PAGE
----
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Topic: Re: lecturing
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COVbECKERS@aol.com

Posts: 34
Registered: 12/6/04
Re: lecturing
Posted: Jul 1, 1995 5:40 PM
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Steve Means' practical experience with the cooperative learning endeavor is
instructive as to its failings, pitfalls and limitations.

I wonder why there is such an emphasis on trying to find alternative means of
educating our youth. I do understand that test scores appear to have
declined over the recent years and that education and its perceived
deficiences have been viewed as a growing problem ever since the "sputnick"
generation grew up. But is this because teaching methods which once clearly
worked no longer have any efficacy in terms of todays youth?

I think not. While I do believe in evolution, I truly doubt that over the
past 20 years the human species has changed so much that babies born in that
time frame have had their genetics "altered" in such a fashion that they are
not susceptible to being taught in ways that worked so well with previous
generations.

Efforts at multi-media (recently expressed in one recent m mail that I saw)
and cooperative learning all seem attempts to "grasp" at ways of avoiding the
obvious; children are not learning because (1) mass media and its messages do
not encourage/"tout" the mental skills which are essential to the educational
edeavor (2) parents, increasingly busy and perhaps focused upon their own
gratification (I actually once had a friend relate to me that "you can't let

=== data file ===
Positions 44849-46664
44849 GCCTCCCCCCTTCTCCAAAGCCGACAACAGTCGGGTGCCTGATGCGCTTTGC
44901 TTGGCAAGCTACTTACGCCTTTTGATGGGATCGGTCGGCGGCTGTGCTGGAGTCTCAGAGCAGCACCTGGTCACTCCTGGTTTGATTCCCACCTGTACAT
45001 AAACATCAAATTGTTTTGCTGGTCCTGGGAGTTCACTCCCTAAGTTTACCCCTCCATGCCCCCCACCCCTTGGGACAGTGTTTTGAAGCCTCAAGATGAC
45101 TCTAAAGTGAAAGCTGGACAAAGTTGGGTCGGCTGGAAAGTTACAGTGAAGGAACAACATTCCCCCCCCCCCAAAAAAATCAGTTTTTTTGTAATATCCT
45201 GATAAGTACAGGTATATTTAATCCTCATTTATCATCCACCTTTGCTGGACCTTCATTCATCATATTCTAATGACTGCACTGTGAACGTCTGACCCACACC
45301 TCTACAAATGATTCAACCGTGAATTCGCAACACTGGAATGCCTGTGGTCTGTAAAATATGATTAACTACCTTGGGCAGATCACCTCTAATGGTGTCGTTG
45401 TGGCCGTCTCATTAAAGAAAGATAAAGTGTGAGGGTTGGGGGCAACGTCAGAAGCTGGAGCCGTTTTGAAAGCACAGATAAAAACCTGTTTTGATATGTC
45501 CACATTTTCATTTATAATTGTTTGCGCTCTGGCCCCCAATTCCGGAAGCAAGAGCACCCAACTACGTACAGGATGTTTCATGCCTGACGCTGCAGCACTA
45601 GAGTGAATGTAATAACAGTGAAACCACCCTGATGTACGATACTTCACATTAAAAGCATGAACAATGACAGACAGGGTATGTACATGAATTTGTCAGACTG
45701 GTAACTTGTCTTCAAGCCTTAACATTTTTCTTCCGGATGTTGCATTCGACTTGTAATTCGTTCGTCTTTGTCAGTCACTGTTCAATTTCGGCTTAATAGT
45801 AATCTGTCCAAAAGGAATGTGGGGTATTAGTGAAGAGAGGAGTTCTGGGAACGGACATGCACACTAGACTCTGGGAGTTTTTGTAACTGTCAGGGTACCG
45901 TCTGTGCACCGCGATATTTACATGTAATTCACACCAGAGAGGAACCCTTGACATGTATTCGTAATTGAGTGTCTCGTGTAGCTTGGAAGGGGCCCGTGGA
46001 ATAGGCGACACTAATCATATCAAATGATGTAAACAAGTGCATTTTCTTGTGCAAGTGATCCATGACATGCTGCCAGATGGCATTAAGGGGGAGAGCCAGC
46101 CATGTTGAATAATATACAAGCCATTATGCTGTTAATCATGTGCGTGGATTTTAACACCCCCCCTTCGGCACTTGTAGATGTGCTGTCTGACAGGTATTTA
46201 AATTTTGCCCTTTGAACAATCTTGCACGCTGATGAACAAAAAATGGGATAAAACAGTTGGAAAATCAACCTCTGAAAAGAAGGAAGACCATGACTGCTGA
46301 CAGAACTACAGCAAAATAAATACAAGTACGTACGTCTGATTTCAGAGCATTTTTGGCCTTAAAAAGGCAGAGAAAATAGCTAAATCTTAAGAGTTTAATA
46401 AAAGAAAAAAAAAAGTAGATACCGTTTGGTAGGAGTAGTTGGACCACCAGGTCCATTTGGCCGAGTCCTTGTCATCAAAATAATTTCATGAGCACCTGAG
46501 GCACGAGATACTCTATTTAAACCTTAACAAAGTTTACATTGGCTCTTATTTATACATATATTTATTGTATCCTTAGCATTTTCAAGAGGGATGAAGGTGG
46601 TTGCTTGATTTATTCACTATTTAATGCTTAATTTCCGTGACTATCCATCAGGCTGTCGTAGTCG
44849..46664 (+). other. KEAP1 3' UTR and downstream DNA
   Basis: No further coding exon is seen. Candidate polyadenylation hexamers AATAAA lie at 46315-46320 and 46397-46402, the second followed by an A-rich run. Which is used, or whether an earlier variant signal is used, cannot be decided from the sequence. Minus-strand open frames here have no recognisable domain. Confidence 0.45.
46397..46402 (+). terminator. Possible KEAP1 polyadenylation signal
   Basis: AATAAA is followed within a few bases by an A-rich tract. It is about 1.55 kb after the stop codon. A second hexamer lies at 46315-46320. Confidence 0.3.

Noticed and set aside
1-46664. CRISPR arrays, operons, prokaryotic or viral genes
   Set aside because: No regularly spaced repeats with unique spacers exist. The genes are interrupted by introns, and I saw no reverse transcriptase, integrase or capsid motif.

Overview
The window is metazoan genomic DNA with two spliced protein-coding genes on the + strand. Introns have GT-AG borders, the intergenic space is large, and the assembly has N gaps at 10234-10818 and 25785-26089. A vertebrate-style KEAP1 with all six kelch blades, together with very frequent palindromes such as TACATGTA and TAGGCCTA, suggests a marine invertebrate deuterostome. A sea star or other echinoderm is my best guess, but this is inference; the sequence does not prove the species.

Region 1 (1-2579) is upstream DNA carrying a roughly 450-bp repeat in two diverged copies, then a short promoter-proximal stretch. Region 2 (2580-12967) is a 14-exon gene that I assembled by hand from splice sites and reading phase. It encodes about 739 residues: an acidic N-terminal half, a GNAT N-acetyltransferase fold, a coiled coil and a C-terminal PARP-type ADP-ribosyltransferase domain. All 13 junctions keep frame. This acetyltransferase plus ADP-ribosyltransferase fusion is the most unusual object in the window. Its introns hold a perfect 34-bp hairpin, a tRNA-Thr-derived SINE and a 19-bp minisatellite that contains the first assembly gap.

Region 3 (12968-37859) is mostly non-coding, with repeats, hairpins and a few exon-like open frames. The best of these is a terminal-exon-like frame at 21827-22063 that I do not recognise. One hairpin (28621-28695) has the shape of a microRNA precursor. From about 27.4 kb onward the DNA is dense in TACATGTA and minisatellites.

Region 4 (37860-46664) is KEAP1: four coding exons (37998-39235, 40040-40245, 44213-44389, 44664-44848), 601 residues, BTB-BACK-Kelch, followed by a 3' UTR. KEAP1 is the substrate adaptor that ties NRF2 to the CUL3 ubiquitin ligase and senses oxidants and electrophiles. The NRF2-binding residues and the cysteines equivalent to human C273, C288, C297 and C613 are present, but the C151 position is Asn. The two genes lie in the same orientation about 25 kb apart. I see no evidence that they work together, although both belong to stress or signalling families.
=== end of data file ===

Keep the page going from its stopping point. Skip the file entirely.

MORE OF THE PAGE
them control your life") don't take as seriously the role of parenting as, I
believe, earlier generations of parents did (3) other things that probably
occur to many of you, NONE of which have anything to do with a recent change
in human genetics which would make so-called outmoded "traditional"
educational methods no longer viable.

In the recent past I have been amused when people have talked of the way in
which computers would revolutionize education. True, they can be a wonderful
tool. But they cannot substitute for the central role of a series of gifted
and devoted teachers, throughout the early, developing lives of our children,
in imparting the basic intellectual skills and mental outlooks to make
"tools" such as computers, helpful adjuncts to the educational process.

If children are pretty much the same now as they were "then" (i.e. when
education seemed to be working in our society) then maybe we should examine
the societal sources impacting negatively upon the formal educational
process, rather than coming up with the latest educational "innovation" to
handle the problem of greater number of youth seemingly impervious, or
indifferent to, the educational endeavor,

Bart Becker





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